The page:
A Collaborative Approach for LA-DHBMO ()

Vahid Azadehgan, Payam Khanteimouri, Sorayya Akbari, Niusha Ghandehari

Department of Information Technology, Sufi Razi Institute of Higher Education, Zanjan, Iran.

Department of Mathematics and Computer Science, Amirkabir University of Technology (Tehran Polytechnic), Tehran, Iran.

**DOI: **10.4236/am.2012.330203
PDF
HTML
4,754
Downloads
7,464
Views
Citations

Department of Information Technology, Sufi Razi Institute of Higher Education, Zanjan, Iran.

Department of Mathematics and Computer Science, Amirkabir University of Technology (Tehran Polytechnic), Tehran, Iran.

Honey Bees Mating Optimization (HBMO) is a novel developed method used in different engineering areas. Optimiza-tion process in this algorithm is inspired of natural mating behavior between bees. In this paper, we have attempted to createa new collaborative learning automata based honey bees mating optimization (C-LA-DHBMO).In previous model presented by very authors, the same learning automata parameters for all drones were used. However in the presented method, learning automatas with different reward and penalty parameters have been used which enhance reliability of algorithm and also has high convergence speed compared to previous proposed algorithm (LA-DHBMO). Simulation and comparisons based on several well-studied benchmarks demonstrate the effectiveness, efficiency and robustness of the proposed algorithms.

Keywords

Honey Bees Mating Optimization; Learning Automata; Collaborative Optimization; Function Optimization

Share and Cite:

Azadehgan, V. , Khanteimouri, P. , Akbari, S. and Ghandehari, N. (2012) A Collaborative Approach for LA-DHBMO. *Applied Mathematics*, **3**, 1442-1447. doi: 10.4236/am.2012.330203.

1. Introduction

Hybridization of intelligent techniques, coming from different computational intelligence areas, has become popular because of the growing awareness that such combinations frequently perform better than the individual techniques coming from computational intelligence [1]. Therefore, in this paper a new collaborative algorithm based on honey bees mating optimization and Learning Automaton has been developed.

A very interesting swarm in nature is honey bee swarm that allocates the tasks dynamically and adapts itself in response to changes in the environment in a collective intelligent manner. Honey Bees Mating Optimization (HBMO) algorithm is a typical swarm-based approach to optimization, in which the search algorithm is inspired by the honey bees mating process. The Honey Bees Mating Optimization Algorithm was first presented in [2,3], and since then it was used on a number of different applications [4-6]. HBMO is an evolutionary computation algorithm which simulates the mating process of the queen of the hive. The mating process of the queen begins when the queen flights away from the nest performing the mating flight which the drones follow the queen and mate with her in the air.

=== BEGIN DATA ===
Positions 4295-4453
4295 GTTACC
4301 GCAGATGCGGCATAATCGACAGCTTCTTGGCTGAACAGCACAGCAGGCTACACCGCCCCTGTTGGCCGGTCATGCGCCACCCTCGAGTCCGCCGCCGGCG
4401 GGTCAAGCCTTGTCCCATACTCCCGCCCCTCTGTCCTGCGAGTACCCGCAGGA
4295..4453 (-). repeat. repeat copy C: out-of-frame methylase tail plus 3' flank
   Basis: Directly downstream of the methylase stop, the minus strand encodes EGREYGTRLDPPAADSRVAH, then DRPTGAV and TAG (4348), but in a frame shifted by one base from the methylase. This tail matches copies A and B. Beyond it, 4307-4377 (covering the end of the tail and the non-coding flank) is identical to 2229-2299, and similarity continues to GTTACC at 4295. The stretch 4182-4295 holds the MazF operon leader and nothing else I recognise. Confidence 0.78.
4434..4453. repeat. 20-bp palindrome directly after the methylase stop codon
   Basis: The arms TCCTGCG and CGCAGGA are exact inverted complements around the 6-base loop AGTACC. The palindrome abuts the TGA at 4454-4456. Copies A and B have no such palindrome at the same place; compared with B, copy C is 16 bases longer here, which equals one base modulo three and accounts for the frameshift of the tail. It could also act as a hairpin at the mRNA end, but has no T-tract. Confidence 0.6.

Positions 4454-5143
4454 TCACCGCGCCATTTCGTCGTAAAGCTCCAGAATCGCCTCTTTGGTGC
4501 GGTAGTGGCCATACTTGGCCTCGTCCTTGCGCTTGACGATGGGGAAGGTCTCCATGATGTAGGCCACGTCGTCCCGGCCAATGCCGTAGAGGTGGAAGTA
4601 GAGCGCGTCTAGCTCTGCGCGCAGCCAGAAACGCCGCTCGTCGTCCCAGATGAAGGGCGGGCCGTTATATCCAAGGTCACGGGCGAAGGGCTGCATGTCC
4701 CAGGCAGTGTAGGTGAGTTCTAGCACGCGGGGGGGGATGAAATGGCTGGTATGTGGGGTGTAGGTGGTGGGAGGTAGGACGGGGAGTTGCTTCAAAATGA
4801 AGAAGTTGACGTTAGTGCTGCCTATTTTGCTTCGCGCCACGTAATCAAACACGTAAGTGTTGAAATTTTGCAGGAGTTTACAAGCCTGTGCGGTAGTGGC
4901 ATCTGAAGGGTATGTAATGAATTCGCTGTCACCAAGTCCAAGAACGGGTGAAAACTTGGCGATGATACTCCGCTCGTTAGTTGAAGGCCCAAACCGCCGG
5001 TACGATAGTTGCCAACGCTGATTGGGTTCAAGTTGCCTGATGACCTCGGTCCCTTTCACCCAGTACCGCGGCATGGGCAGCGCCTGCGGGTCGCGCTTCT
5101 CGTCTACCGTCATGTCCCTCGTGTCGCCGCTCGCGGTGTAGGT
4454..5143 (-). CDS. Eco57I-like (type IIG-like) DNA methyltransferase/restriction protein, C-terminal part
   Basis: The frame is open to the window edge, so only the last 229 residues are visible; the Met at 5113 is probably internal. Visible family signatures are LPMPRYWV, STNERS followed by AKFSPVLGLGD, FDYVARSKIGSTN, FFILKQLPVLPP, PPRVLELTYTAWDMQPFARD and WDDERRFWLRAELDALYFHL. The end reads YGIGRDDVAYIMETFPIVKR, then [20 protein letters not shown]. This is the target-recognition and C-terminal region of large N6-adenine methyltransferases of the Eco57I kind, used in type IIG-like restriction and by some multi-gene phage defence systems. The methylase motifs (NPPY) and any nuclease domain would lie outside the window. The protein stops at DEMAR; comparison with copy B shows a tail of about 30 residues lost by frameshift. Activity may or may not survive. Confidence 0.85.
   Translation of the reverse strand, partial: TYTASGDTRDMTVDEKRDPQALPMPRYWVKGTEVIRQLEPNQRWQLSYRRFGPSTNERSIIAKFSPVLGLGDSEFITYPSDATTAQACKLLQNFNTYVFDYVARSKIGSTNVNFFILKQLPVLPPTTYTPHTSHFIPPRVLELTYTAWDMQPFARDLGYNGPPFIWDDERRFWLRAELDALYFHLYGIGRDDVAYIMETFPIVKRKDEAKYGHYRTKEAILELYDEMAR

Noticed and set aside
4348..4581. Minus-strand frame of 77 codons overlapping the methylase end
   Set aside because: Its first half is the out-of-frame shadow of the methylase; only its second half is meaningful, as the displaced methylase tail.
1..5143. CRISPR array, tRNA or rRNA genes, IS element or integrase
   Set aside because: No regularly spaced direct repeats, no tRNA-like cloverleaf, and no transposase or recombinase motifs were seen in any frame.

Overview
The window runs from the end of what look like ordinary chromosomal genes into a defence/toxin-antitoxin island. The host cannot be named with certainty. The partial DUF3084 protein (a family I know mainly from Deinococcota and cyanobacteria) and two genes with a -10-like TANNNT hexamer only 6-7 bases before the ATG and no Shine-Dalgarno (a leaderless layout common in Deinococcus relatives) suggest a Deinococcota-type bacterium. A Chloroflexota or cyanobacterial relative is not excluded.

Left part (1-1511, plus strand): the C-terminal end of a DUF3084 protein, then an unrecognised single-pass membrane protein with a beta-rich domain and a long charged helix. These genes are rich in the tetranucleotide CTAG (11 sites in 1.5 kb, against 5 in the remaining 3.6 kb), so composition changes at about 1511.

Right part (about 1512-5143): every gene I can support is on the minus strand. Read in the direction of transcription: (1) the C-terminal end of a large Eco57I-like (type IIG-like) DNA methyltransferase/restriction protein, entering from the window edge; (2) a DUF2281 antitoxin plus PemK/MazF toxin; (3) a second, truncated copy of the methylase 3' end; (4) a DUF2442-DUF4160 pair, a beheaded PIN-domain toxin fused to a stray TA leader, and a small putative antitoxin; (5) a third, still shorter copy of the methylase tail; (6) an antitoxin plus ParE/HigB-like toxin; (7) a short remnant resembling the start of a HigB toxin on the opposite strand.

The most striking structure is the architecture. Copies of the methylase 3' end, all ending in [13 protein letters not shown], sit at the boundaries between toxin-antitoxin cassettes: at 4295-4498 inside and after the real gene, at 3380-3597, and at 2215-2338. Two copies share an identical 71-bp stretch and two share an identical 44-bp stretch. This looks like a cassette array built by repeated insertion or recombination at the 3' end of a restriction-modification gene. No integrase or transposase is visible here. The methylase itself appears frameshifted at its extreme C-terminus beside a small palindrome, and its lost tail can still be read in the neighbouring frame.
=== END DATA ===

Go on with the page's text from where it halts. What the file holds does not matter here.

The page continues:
Learning Automaton (LA) is a general-purpose stochastic optimization tool, which has been developed as a model for learning systems. They are typically used as the basis oflearning systems, which through interactions with a stochastic unknown environment learn the optimal action for that environment. The learning automaton tries to determine, iteratively, the optimal action to apply to environment from a finite number of actions that are available to it. The environment returns a reinforcement signal that shows the relative quality of action of the learning automaton. This signal is given to learning automaton and learning automaton adjusts itself by a learning algorithm [7,8]. In previous model presented by very authors [9], learning automata parameters were considered constantly which were not suitable enough and it was possible that the final answer might depended on learning automatas parameters value. In new proposed algorithm, different parameters have been attributed to each automata which can produce better Answers by algorithm.

The results of computer sihe rest of this paper is organized as follows: In the next section a short review honey bees mating optimization is presented, Section 3 describes the Learning Automata. mulations show that the proposed algorithm attains better solutions in a faster way for most of the problems. T in Section 6, a proposed algorithm is described in detail. Section 5, indicates experimental setting to show proficiency of suggested algorithm, Section 6 presents results on the benchmark optimization functions. Section 7 contains the concluding remarks and the future work.

2. Honey Bees Mating Optimization

A very interesting swarm in nature is honey bee swarm that allocates the tasks dynamically and adapts itself in response to changes in the environment in a collective intelligent manner [10]. Before presenting the algorithm describing the use of honey bee mating behaviors, behavior of the colony is explained below: Bees are social insects living as colonies. The mating between honey bees includes three different bee categories: queen bee, drones and workers [2,3,10].